I went blonde again. I know every living being on this planet and possibly others said I shouldn’t, and I know I said I wouldn’t. It’s just that I couldn’t face any other possibility. Blonde me is ideal me.
Plus, I mean, my hair was pretty busted up:
I actually kind of liked the fade at first, but by this point my roots were inches long and the lengths were just a tinge too pink to be blonde and a tinge too blonde to be pink. It was time to move on – and truth be told, I decided probably at least a month ago that I was moving back to blonde.
I’ve found my usual toner, Wella T-18, difficult to source in Montreal. When I finally found a store that had it, they were out of stock. The owner, who had gorgeous silvery blonde hair, told me she was desperately waiting on it too. I intended to do my hair that very day, and out of sheer stubbornness I decided to come up with an alternate solution. Trawling the depths of my brain, I remembered that I had heard of people using diluted purple dye to achieve the same effect as toner. This seemed logically sound to me, as purple is the opposite of yellow and that’s the whole reason purple shampoo is, you know, purple. I then hopped on YouTube to see what the scene kids were saying about it, because as far as I’m concerned if it’s good enough for them it’s good enough for me. Generally, the scene side of YouTube seemed to be on board with this DIY toner idea.
Armed with my new knowledge, I marched into Pharmaprix and bought a bottle of TRESemmé Breakage Defense Conditioner (because it was on sale and because “breakage defense” is a welcome term when you’re a fake blonde) and a tub of Manic Panic Ultra-Violet, which is exactly the dye all the scene kids used.
I couldn’t tell you the exact proportions I used: I initially mixed a dollop of Manic Panic in with quite a lot of conditioner, but it looked like such a deep purple that I got freaked out and added progressively more conditioner until I had a bowlful. I actually don’t think it would have been that potent; the pigment just goes a long way in the white conditioner. I smeared it all over my wet, freshly-bleached hair. I concentrated it on my roots, as they had been bleached from brown, but my lengths were slightly yellow from the bleach, so I did put the toner all over my head. I let it sit for about 20 minutes. I knew from experience with other purple-based toners that it would probably stain the more porous chunks of my hair a very faint lavender, but I didn’t mind. I kind of like the look, and the longer it had to sit on the roots, the better. The purple stain rinses out in a few washes, anyway.
Here’s what my hair looked like immediately after bleaching:
Clearly, I could not go out in public like this. Say no to brassiness, people. After slapping the toner on, here’s what I got:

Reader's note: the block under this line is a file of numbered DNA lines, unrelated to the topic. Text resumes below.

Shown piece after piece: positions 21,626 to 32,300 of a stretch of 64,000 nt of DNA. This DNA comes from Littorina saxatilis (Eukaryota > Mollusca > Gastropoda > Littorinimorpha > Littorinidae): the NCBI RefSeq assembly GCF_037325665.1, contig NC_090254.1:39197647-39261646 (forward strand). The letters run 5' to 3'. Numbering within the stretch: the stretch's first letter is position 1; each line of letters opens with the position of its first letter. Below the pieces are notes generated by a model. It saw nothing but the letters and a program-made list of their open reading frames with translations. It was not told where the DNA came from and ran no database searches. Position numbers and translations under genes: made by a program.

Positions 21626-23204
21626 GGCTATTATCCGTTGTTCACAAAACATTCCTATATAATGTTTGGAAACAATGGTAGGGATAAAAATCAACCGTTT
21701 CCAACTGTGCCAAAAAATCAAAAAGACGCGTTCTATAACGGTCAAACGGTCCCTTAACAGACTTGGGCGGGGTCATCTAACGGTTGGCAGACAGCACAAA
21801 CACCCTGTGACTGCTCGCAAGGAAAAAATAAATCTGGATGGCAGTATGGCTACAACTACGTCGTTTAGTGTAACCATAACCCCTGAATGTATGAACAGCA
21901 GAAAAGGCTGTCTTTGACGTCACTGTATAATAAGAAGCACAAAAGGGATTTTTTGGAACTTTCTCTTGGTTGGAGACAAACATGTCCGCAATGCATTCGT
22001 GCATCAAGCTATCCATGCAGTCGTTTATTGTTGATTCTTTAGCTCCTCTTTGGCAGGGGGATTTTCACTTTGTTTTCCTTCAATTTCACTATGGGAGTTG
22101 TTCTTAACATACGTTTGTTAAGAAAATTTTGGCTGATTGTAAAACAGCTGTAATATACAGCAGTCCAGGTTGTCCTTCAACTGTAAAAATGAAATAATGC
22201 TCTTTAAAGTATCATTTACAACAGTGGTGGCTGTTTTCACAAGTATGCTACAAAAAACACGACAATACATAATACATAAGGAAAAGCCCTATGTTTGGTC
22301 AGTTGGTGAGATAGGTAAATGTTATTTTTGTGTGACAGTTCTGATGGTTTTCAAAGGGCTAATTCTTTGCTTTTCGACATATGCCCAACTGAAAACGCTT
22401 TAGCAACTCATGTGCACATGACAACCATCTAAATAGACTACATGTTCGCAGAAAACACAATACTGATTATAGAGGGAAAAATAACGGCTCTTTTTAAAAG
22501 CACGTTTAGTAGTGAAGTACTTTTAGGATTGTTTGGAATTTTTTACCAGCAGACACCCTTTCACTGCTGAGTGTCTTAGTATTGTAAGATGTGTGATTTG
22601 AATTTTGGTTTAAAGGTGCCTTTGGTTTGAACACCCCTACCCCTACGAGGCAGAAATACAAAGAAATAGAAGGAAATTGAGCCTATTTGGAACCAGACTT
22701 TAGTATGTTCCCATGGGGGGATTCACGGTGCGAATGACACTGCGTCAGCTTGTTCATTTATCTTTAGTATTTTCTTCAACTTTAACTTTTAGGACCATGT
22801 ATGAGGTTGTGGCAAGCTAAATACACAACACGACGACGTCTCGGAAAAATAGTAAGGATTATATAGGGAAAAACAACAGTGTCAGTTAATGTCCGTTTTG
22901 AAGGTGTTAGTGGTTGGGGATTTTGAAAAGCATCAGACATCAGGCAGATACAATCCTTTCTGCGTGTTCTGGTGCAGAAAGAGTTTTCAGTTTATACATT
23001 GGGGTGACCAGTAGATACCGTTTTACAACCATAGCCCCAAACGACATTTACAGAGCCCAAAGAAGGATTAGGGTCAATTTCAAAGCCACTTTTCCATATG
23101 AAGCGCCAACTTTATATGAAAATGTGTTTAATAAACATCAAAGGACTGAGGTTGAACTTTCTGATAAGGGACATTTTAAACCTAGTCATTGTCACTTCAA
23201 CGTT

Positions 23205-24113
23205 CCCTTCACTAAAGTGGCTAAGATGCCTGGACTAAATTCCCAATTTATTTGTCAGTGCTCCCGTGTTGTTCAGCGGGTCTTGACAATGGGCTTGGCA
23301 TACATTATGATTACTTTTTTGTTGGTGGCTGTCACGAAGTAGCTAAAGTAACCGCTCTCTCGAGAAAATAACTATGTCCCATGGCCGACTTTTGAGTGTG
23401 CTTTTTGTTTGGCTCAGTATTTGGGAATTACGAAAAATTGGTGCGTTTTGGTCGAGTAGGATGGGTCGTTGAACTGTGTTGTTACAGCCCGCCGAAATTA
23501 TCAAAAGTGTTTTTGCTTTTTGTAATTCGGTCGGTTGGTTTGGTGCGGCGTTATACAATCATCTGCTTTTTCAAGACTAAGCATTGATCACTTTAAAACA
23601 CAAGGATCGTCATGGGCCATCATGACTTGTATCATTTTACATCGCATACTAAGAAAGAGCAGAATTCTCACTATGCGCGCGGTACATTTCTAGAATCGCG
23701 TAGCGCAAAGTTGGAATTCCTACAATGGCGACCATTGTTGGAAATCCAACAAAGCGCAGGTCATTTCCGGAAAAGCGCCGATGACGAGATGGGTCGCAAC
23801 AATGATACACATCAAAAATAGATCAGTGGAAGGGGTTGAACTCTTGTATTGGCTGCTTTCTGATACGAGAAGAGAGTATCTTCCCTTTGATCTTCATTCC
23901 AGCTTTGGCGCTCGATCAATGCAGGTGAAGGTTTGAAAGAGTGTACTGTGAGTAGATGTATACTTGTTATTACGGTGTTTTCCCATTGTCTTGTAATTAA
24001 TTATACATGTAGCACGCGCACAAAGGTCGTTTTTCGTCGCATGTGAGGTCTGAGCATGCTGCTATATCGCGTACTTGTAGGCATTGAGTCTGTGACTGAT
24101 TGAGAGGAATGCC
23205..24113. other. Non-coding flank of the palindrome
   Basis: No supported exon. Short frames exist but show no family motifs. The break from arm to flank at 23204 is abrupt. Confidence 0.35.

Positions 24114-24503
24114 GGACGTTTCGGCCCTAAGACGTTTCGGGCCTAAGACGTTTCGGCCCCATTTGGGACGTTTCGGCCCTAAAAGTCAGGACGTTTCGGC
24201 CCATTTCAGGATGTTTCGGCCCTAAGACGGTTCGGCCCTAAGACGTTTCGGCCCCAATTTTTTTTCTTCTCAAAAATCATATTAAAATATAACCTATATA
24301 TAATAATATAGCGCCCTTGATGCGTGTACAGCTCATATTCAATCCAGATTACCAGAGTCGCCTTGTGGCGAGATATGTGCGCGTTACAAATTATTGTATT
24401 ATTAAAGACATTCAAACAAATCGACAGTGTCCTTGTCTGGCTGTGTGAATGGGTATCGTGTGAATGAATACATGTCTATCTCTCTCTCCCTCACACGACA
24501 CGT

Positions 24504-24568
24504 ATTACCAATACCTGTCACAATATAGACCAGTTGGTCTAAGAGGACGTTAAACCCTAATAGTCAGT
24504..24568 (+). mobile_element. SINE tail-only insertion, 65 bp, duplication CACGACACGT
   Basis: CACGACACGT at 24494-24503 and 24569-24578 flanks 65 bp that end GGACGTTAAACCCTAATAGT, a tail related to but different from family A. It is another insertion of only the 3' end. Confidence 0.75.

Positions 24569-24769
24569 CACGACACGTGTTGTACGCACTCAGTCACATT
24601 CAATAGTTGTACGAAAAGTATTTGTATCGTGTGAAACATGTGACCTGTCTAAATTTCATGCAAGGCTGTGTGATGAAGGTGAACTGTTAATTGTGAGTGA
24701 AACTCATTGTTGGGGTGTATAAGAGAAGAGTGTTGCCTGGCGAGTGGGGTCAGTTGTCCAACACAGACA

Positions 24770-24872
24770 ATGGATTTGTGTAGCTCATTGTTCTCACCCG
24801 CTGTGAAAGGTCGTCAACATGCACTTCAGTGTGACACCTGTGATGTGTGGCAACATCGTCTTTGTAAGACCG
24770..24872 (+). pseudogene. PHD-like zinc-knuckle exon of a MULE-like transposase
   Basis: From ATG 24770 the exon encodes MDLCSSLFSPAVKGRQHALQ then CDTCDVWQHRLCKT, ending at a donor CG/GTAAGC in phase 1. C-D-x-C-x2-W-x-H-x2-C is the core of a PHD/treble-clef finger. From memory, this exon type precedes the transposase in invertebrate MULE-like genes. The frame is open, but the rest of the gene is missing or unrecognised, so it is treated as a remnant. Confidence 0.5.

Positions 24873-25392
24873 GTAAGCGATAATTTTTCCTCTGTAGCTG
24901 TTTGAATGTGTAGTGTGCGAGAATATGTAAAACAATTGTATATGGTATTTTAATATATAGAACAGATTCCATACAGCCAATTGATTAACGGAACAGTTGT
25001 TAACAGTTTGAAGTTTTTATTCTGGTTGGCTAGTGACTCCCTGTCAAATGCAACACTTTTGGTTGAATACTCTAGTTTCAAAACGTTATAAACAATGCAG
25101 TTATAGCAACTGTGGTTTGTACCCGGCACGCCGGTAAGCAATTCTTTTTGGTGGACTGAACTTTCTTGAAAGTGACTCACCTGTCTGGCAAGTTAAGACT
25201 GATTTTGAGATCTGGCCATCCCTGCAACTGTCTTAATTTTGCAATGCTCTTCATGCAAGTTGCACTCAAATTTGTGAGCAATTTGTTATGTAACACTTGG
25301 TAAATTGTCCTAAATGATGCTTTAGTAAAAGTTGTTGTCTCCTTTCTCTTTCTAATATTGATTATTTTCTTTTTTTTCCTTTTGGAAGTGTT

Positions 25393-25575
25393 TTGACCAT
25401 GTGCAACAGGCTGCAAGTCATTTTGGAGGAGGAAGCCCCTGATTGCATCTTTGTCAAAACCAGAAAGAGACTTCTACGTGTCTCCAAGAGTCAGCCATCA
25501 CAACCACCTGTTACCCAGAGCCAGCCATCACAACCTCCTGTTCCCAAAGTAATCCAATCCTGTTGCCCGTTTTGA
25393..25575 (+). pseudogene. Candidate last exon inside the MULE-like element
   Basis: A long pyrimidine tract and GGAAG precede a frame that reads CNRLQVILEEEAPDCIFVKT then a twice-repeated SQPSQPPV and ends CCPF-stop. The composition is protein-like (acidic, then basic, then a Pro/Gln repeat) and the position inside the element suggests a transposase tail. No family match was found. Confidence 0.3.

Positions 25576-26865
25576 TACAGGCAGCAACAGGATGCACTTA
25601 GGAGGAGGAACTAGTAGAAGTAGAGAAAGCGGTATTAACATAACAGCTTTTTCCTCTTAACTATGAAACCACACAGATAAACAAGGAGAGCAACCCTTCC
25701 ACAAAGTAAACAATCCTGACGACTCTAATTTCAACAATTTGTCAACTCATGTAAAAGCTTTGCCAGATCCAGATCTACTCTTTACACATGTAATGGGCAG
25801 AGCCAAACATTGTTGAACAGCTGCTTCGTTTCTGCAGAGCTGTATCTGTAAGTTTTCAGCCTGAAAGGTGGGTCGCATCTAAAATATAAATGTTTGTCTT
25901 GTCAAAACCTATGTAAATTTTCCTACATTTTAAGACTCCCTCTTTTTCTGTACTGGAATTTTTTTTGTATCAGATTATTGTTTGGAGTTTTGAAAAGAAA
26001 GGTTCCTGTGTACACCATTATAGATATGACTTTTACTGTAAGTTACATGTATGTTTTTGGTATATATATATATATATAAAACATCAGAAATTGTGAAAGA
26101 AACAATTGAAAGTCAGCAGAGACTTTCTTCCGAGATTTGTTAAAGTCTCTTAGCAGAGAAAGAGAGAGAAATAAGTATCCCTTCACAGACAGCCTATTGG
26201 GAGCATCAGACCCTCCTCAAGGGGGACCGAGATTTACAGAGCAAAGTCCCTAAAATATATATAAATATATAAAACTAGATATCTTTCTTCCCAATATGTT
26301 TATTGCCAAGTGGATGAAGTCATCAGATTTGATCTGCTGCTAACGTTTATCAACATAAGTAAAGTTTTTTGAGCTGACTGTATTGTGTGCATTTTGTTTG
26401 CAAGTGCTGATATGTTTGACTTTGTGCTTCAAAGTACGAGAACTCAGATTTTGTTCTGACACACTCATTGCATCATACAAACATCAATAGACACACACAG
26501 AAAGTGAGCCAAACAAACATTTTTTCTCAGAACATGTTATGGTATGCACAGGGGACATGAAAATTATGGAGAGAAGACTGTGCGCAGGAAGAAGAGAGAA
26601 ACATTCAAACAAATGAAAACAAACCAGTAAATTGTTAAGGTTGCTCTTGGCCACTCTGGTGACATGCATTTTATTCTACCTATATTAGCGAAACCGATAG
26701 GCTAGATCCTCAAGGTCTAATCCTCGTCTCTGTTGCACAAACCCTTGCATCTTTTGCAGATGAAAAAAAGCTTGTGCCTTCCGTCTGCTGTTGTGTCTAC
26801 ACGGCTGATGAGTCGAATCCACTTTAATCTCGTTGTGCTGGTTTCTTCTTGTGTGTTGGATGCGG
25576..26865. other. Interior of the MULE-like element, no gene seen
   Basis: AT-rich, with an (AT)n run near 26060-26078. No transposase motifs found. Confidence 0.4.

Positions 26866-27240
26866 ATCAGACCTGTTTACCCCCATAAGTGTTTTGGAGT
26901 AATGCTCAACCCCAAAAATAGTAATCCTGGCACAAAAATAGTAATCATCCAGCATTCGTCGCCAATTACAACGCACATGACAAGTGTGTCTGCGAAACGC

I did get the purple stain, as anticipated. This lasted through a few washes, but it’s faded significantly. Here’s a picture from today, about 4 washes in.
The slight purple tinge is more visible in these pictures, but in real life it’s pretty much gone. You can see around the roots that it didn’t completely tone down the brassiness, although it did make a pretty significant difference. I’m going to do a bleach bath just on my roots and then tone them one last time and then I think we’ll be all good! For comparison’s sake, in my 2-year tenure as a blonde I’ve used Fudge Whiter Shade of Pale and Directions White Toner and had pretty much identical results.
I see two main benefits to this DIY toner as compared to Wella T-18. The first is financial. Only the tiniest bit of dye is needed, so even though a pot of Manic Panic is about 3x as expensive as a bottle of T-18, I will be able to use this about a zillion times before I run out. And I need 2 bottles of T-18 to get all my hair anyway! The Manic Panic is also much gentler. You may remember that my hairdresser speculated that I had developed an allergy to the T-18; indeed, the past few times I did my roots prior to the great hair disaster of early 2016, the bleaching portion was fine – it was the toner I had a reaction to. Wella T-18 is a liquid toner that you mix with developer. This DIY toner uses only Manic Panic hair dye (which is gentle and plant-based) and a conditioner, so it really doesn’t fry the ol’ scalp. I felt no discomfort keeping this on my head for 20 minutes, whereas the past few times I’ve used T-18 I’ve only had it on for about 5 minutes and felt burning pain on my scalp as well as nausea. So as much as I love my T-18 and think it’s the most effective toner out there, I’ll probably stick with my Manic Panic concoction for now for the sake of my scalp.
However, as with any toner, this isn’t a miracle worker. It’s not going to take mid-toned yellow hair down to platinum. My lengths are a very pleasing shade of pale blonde at the moment – because they were already blonde and I just did a bleach bath to take the pink out. But my roots were obviously much darker (my hair is naturally medium brown), so even undiluted 30 volume bleach didn’t take them down to the optimal level for toner to really work wonders. Wella T-18 is the only toner I’ve found that’ll bring once-bleached roots down to a platinum. Everything else will yield the same results that you can see here.
I have to say, the pink was fun, but it’s so good to be a blonde again. I said I’d stop, but I was lying.
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